The topic is global, cities all over the world are affected, participate from the start to the green lung. Interplay between the built-up area and the natural zone, concepts of greening are required as well as city planners willing to plan, who understand meaningfully and to green more despite all the economy. The consequence is that more and more people live in cities. But which cities are growing exactly and how strongly – that is hardly predictable. To exert influence, this is the task of the experts. A question of the quality of life when there is an increasing need for compensation zones to counterbalance the built-up, hard world. The way cities expand is very different. A dialogue is therefore required in order to interact between buildings, built-up surroundings and a city as a functioning ecological system. Finding feasible ideas and concepts are the premises of the present. With planning, questions of design and technologies are conceived in more detail. Last but not least, human experience counts when international experts discuss, analyze and arrive at results in case studies. Diagrams provide abstract images of what is happening and allow conclusions to be drawn in order to create new standards. Every step that has been taken is followed by another step towards increasing urban ecology. The scientific environment provides the selected contributions to sharpen the background knowledge of those involved.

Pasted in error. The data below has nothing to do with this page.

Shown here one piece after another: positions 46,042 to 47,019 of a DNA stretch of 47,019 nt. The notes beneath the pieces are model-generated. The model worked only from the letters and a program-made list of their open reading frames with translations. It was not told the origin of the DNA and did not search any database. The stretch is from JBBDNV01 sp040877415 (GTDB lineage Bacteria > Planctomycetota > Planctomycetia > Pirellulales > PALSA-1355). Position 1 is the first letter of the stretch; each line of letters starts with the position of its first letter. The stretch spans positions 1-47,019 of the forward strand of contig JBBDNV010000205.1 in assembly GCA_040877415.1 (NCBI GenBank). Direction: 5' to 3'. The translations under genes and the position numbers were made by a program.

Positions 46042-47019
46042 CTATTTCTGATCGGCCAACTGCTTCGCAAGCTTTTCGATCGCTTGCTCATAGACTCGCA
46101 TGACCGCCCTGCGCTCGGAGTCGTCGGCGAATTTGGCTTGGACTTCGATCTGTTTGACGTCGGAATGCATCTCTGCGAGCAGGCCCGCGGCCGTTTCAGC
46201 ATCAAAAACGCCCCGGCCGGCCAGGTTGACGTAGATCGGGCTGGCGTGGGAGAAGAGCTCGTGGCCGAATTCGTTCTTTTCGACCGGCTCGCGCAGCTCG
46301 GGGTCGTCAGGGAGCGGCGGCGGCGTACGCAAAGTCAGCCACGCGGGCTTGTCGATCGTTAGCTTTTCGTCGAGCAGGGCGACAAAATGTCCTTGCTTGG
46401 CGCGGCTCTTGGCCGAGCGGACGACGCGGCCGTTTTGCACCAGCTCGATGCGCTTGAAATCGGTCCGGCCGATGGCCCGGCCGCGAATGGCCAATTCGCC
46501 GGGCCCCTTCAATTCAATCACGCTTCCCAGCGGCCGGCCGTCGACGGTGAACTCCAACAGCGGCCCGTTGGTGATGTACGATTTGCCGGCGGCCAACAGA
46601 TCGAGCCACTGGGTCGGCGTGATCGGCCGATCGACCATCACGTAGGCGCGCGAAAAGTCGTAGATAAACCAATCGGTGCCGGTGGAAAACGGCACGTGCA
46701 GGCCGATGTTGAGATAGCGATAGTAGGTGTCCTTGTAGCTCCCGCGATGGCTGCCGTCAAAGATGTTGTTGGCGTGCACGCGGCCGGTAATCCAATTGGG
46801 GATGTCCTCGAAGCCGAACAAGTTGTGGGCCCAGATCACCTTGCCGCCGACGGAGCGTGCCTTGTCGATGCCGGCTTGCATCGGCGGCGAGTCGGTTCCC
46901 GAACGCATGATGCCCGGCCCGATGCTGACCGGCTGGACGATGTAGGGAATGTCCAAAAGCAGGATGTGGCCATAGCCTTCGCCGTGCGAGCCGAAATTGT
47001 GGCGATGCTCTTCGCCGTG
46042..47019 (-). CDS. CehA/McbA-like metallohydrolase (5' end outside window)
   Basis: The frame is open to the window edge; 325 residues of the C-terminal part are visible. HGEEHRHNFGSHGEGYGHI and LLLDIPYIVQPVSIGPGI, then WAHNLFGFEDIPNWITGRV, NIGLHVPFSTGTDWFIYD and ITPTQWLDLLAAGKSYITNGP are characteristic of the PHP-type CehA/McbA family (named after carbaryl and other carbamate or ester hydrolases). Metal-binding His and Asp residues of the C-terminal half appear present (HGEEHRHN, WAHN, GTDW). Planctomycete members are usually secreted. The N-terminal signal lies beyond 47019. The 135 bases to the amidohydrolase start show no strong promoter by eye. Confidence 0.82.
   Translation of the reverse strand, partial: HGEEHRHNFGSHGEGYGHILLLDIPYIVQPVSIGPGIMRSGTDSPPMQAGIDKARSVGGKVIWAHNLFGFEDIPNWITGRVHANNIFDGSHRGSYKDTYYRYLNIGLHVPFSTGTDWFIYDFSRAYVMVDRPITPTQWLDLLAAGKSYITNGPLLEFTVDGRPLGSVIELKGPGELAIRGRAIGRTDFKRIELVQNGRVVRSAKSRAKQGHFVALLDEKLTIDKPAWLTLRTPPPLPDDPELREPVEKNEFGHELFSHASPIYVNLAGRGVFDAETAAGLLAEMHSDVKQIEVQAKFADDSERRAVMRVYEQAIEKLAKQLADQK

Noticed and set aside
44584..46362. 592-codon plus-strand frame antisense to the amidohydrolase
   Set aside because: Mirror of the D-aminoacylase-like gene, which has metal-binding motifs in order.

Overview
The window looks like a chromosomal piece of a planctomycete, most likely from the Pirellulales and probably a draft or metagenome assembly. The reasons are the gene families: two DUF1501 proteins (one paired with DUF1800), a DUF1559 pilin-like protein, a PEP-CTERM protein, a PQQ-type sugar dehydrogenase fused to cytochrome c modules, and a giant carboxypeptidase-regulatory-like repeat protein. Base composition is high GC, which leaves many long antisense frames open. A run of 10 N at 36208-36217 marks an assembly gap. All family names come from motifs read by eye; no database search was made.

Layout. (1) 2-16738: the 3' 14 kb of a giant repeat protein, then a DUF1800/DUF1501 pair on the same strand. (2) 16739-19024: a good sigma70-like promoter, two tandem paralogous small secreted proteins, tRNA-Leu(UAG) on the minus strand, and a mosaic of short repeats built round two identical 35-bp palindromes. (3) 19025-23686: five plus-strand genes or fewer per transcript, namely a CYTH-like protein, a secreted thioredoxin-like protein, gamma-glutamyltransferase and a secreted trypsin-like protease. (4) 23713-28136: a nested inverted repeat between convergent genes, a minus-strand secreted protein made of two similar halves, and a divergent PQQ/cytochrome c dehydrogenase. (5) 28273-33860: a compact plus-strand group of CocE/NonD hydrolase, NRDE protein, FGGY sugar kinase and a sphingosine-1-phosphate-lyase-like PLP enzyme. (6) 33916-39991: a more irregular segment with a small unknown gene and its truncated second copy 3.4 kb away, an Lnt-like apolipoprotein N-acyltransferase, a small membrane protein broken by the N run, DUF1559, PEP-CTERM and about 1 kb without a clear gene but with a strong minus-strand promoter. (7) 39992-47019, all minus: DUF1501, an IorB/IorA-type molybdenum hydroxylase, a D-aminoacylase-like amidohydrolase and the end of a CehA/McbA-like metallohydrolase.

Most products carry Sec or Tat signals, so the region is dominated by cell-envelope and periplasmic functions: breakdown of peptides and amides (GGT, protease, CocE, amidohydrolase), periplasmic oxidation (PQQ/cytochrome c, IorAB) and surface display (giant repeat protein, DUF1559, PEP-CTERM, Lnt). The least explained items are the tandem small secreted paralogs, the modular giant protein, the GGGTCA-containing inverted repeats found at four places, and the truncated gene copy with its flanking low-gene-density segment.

Of the 19 cases examined, seven come from Asia, predominantly from Singapore, six from Europe and six from America. From this it can be concluded that the ecology of the tropical zones is the most underdeveloped in contrast to ecological zones with higher temperatures. Thomas Schröpfer’s publication is based on works from the Singapore ETH Center for the Future Cities Laboratory, ETH Zurich and Schröpfer’s academic foundations at the Singapore University of Technology and Design. It is about the broad question of the extent to which buildings and their architecture can actively and positively contribute to a better functioning urban ecosystem and for the benefit of all involved. This is clearly a topical issue that affects society and its individuals, especially at a time when the balance of humanity with nature seems to be becoming increasingly precarious and threatening. ‘Dense + Green Cities’ offers solutions on an international basis.
The main components of the ecosystem under study are biodiversity, particularly through the representatives of plant and bird life, due to the important ecological services, including reducing the effects of urban heat islands, improving rainwater management and air pollution. As the book warns, the loss of biodiversity, even in the rich region, is likely due to further population expansion and urbanization that is destroying the habitat, and this inevitably seems to be equally important for the spread of the ecosystem. If buildings are adequately landscaped, the network and other green spaces, such as forest reserves, parks, road links and the like, will significantly expand into an expansive and vibrant urban ecosystem.